1. Chimneys were first introduced in northern Europe during the 12th century, however, they didn’t become common in homes until the 16th and 17th centuries.
2. Like pigs, chimney sweeps were often associated with good luck. In some towns, on New Year’s Day, chimney sweeps would walk through the streets holding a pig and villagers would pay a small amount of money to make a wish while they pulled a hair from the pig.
3. Most modern chimneys have a protective coating called a chimney liner. This inner liner can be made from aluminum, stainless steel, terra cotta, or other fireproof materials and it helps keep too much heat from reaching the rest of your home. Most modern chimneys have a protective coating called a chimney liner. This inner liner can be made from aluminum, stainless steel, terra cotta, or other fireproof materials and it helps keep too much heat from reaching the rest of your home.
4. Chimney fires can reach up to 2,000 degrees Fahrenheit.
5. You can use less wood (and make fewer trips to the woodpile) by using hard woods like hickory or white oak. Since these woods are denser, they’ll burn longer.
6. As hot smoke, unburned wood particles, gases, and hydrocarbon float up a cooler chimney, condensation occurs and forms the residue known as creosote.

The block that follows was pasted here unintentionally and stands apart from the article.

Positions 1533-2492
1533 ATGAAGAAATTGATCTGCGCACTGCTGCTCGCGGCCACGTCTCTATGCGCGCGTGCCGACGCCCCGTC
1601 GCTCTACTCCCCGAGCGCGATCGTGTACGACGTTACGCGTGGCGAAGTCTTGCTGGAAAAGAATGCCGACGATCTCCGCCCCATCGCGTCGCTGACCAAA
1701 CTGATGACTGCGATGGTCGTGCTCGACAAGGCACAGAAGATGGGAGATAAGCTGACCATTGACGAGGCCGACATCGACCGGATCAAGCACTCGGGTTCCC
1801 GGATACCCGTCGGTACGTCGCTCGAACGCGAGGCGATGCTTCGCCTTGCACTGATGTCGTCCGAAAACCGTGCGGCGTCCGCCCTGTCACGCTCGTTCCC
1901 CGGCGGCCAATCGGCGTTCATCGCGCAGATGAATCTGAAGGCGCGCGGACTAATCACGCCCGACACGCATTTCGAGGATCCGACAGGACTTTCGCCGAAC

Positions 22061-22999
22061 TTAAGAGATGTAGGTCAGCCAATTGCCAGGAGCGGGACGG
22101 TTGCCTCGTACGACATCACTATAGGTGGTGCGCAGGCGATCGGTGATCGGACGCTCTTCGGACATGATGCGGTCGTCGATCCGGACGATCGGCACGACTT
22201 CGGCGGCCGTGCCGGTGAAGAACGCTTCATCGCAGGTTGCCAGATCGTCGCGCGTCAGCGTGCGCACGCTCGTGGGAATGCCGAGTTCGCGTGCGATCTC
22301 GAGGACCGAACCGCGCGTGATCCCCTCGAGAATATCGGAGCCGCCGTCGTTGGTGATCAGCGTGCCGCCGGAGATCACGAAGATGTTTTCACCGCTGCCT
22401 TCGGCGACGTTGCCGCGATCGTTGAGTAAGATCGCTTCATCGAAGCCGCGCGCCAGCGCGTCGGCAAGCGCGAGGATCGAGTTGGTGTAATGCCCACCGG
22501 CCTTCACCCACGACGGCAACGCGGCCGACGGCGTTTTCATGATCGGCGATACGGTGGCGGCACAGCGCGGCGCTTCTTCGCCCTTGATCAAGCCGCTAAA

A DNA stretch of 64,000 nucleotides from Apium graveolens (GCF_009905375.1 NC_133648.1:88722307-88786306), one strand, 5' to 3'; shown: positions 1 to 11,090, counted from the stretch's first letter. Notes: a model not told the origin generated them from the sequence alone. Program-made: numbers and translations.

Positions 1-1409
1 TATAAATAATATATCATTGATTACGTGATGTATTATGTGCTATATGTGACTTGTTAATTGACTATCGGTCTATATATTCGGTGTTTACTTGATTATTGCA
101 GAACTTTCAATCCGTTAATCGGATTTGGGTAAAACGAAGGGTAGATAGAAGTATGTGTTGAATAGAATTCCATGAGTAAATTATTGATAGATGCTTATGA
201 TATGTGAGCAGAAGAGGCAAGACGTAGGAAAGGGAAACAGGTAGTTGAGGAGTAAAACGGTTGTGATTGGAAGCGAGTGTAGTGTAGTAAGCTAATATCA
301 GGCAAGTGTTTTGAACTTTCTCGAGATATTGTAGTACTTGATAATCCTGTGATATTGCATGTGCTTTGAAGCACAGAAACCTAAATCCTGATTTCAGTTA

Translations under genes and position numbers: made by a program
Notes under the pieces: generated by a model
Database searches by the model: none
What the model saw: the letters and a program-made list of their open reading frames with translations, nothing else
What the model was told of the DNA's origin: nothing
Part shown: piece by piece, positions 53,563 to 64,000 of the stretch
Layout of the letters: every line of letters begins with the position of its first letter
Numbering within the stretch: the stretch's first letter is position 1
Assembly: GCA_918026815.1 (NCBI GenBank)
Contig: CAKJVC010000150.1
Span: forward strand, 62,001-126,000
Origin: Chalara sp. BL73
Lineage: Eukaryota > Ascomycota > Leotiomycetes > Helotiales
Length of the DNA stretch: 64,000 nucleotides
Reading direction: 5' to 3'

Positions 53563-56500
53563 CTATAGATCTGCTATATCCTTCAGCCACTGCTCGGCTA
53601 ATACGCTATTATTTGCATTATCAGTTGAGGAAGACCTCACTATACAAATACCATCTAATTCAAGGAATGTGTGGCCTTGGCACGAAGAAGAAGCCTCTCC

7. If your chimney is giving off a funny smell, it’s most likely due to the buildup of creosote along the walls. Schedule a professional chimney cleaning and invest in some commercial chimney deodorant.
8. Ever wonder why chimney smoke goes up and out the chimney instead of into your home? It’s because warm air rises and creates an updraft that takes all the smoke with it.
9. The top of your chimney may be covered with a chimney cap. Chimney caps can keep rain and animals out, can increase updraft, and can reduce the amount of smoke that flows into your home.
10. The world’s tallest chimney can be found in Ekibastuz, Kazakhstan. Built in 1987, it’s 1,377 feet tall.